There are other statistics in the Transamerica study that are worth sharing. The use of a professional financial advisor to help with investment decisions and planning for future retirement security also showed a great disparity when measured against the education of the interviewee. Forty seven percent of those with advanced degrees or graduate school exposure had used a financial advisor, while 25 percent of those whose education was limited to high school level did so. In between were college graduates at 49 percent and “trade school/some college” interviewees at 33 percent.
Asset allocation on the spectrum from conservative to aggressive also varied markedly by education. Seventy-nine percent of those with a post-graduate degree were invested either in stocks or in a balanced mix of stocks, bonds and other investments. Only 49 percent of those with high school level education were invested this aggressively. College grads and trade school/some college folks were positioned in between; the higher the education level, the more aggressive the investing. Rather alarming, Transamerica interviewers found that 35 percent of those with high school level education were unsure of what they were invested in. One need look no farther than this to support the contention that Investment education is critically important, apparently more so for those with less formal education.
Participation rates for those who are actually offered such an opportunity varied similarly across educational lines. Eighty-seven (87) percent of those with graduate school exposure – and those with bachelor’s degrees as well – participated when they were given the opportunity, while only 67 percent of those educated through high school or less education took advantage of the opportunity. Those with trade school or less-than-degreed college exposure accepted a participation offer 79 percent of the time.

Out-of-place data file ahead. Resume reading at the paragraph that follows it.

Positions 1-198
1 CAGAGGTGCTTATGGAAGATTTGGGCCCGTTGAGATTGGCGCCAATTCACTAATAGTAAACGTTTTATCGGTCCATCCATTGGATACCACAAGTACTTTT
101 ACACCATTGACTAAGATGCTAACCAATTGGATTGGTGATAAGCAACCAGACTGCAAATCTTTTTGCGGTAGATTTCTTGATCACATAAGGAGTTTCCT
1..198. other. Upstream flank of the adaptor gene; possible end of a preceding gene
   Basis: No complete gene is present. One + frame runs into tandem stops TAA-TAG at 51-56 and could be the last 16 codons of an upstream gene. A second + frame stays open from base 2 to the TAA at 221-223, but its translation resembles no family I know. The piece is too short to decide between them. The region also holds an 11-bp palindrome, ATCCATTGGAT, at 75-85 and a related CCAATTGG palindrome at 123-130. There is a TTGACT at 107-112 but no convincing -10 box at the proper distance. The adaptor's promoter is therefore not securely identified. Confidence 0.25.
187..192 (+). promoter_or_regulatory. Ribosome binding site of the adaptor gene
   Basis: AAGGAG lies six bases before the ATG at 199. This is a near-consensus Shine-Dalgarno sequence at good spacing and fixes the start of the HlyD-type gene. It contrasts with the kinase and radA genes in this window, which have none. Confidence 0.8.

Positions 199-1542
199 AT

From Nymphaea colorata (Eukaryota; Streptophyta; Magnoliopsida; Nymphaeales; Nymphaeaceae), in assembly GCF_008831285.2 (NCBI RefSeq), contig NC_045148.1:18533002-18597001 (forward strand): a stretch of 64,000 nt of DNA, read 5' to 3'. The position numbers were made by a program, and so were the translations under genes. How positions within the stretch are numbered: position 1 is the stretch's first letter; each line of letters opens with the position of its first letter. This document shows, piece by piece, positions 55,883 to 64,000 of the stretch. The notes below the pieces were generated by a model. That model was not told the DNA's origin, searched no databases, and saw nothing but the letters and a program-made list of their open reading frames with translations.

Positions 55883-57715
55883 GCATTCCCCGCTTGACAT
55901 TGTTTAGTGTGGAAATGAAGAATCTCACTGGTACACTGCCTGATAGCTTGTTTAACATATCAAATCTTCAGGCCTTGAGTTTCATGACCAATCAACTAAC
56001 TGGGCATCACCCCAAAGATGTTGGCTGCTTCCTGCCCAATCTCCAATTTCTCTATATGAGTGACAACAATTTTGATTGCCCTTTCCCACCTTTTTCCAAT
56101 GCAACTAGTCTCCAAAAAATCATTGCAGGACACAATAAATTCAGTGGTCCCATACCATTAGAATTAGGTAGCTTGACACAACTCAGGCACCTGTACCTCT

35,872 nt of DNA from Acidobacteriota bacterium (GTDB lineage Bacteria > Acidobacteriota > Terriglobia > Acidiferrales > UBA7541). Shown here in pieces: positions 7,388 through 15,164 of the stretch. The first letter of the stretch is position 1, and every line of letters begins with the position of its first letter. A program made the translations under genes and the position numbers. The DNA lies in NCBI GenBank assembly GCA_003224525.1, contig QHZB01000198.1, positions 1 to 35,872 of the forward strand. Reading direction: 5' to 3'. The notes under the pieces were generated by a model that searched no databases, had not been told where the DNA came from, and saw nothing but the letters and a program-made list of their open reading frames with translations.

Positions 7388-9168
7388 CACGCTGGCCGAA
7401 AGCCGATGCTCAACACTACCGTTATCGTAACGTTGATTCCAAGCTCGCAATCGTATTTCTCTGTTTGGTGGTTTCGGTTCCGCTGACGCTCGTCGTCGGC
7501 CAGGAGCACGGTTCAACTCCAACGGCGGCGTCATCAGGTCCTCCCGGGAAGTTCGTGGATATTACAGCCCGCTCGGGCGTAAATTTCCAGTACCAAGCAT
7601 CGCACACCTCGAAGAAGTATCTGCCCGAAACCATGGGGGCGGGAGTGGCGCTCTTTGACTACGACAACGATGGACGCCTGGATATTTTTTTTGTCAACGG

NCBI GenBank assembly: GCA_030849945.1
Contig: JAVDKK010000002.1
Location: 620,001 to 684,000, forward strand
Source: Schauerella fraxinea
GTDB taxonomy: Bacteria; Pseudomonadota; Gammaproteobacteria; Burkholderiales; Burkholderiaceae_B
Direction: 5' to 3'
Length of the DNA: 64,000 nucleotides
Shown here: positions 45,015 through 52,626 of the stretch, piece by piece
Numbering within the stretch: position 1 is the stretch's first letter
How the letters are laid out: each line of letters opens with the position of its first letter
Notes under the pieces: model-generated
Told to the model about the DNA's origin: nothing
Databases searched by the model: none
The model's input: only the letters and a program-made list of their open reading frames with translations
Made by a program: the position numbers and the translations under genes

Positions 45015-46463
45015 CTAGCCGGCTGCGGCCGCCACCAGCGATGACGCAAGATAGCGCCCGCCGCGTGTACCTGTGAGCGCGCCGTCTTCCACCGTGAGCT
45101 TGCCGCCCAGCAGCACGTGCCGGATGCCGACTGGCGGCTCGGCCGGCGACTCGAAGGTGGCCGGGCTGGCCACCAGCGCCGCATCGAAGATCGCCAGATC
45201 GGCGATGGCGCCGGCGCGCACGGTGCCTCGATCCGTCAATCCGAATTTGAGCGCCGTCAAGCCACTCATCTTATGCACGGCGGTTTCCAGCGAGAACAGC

It should not be a great surprise that contribution rates of those more highly educated would be greater, given the generally reliable likelihood that higher education leads to higher lifetime income. Obviously there are exceptions, but they mostly prove the rule. The average plan participant with a post-graduate degree – and those with a bachelor’s degree, as well – contributed 10 percent of income to retirement saving. Both those high school-level-educated and having trade school or non-degreed college exposure contributed six percent of income, on average.
There are many other statistics of interest in Transamerica’s Retirement Readiness Survey 2015; these are among those that stand out. Certainly there are facts and circumstances that make saving more difficult for some workers than for others. Balancing basic financial needs against income is an obvious one; these needs differ at different stages of life. But basic investment education and savings habit formation, with access to some kind of formal retirement savings, can have a positive impact on saving outcomes, even if the first steps are small ones. For that reason it is critical that we preserve and expand access to retirement savings options, as well as to meaningful investment education and advice.